Why Long Term Planning Should Focus on Evolving Community Needs – Nick Conway

11th September 2019

As time passes, neglected town and city centres will inevitably become outdated and cease to meet the needs of the local communities. Although the physical structures of the buildings are designed to stand the test of time, their usage and purpose is bound to change and evolve. This can lead to councils opting for expensive regeneration projects in attempts to revitalise the area and drive economic growth.

Whilst its difficulty to foresee how environments and spaces will be used in the future, projects that focus on the needs of the local community in development stages can often reduce the need for large-scale regeneration in the future. In short: careful and considered planning projects enable a more cost-effective future evolution of the space.

An example of such a project was ITC’s work on The Leake Street Arches. This involved the  conversion of an unused car park and railway arches into cultural hub. The refurbishment not only injected vibrance and life back into the area, but resulted in awards, celebrity visits, and the birth of a local artistic landmark. We’re very proud to have been a part of its creation.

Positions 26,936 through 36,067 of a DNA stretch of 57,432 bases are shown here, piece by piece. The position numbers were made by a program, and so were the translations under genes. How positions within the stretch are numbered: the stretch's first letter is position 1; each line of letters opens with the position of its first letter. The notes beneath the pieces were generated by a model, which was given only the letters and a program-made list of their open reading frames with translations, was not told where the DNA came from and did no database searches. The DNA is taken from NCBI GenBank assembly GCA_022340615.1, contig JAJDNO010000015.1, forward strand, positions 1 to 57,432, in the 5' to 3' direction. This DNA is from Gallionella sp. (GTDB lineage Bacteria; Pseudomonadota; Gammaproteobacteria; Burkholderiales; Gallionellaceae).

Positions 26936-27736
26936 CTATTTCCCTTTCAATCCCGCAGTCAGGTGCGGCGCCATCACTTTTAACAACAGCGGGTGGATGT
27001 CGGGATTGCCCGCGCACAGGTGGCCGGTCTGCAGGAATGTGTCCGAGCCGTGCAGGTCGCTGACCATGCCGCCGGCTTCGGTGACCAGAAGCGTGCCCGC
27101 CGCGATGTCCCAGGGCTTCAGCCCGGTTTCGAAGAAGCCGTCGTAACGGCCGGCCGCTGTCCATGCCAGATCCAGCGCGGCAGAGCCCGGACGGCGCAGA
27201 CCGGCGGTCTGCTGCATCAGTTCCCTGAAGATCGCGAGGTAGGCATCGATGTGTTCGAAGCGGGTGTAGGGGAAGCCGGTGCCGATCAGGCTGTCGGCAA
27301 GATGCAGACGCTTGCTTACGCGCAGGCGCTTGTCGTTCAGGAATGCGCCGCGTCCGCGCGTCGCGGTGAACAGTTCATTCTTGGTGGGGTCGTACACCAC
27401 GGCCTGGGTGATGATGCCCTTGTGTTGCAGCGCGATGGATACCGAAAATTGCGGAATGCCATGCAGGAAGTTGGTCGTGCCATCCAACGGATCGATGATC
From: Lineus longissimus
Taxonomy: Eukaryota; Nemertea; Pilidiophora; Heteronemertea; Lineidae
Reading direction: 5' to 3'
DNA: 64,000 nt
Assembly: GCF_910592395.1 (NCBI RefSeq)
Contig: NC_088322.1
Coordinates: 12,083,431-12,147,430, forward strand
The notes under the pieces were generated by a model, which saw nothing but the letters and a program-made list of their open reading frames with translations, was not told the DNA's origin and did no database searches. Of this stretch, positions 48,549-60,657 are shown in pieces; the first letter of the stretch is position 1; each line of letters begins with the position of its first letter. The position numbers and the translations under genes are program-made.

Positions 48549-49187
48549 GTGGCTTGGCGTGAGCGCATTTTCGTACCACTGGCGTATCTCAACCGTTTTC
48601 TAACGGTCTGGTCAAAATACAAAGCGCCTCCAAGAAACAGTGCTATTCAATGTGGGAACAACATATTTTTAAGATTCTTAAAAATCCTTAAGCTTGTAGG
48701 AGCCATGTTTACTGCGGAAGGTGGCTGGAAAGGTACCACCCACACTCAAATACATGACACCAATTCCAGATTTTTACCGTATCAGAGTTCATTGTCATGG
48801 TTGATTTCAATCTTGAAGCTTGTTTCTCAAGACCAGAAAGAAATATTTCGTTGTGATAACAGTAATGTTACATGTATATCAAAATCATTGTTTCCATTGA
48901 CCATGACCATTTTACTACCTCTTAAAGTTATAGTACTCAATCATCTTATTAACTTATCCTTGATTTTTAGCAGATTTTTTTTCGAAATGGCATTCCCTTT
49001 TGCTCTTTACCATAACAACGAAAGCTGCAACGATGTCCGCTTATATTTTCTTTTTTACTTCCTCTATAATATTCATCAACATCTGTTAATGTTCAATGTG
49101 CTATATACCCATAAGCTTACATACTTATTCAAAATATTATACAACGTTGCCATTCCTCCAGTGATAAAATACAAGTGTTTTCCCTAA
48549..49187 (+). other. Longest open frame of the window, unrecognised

In addition, ITC, working with Runnymede Borough Council, were involved in the restoration of 168 Egham High Street–  a multi-purpose project to refurbish the residential properties and the adjoining Café Gondola. Works involved a two-storey extension, an additional one-storey extension, internal demolitions, and a soft strip-out.

We spoke to John Rice, Director of Commercial Services at Runnymede Borough Council, about the goals for the restoration project and the importance of considering public facilities when creating a commercial space.

He explained:

“Local councils are leaders of the local community, and so they have a responsibility to oversee the appearance and commercial viability of their jurisdiction. It’s important to keep public facilities in the area current and modern so that businesses and the residents’ well-being thrives.

Runnymede Borough Council is currently in the middle of two major town centre regeneration projects and would love to be working on a third.

Councils need to be forward thinking about the needs and opportunities in their area to ensure they remain viable commercial and cultural hubs.” 

In August 2019, ITC also completed extensive retail works at Addlestone One; Surrey’s newest shopping and leisure destination.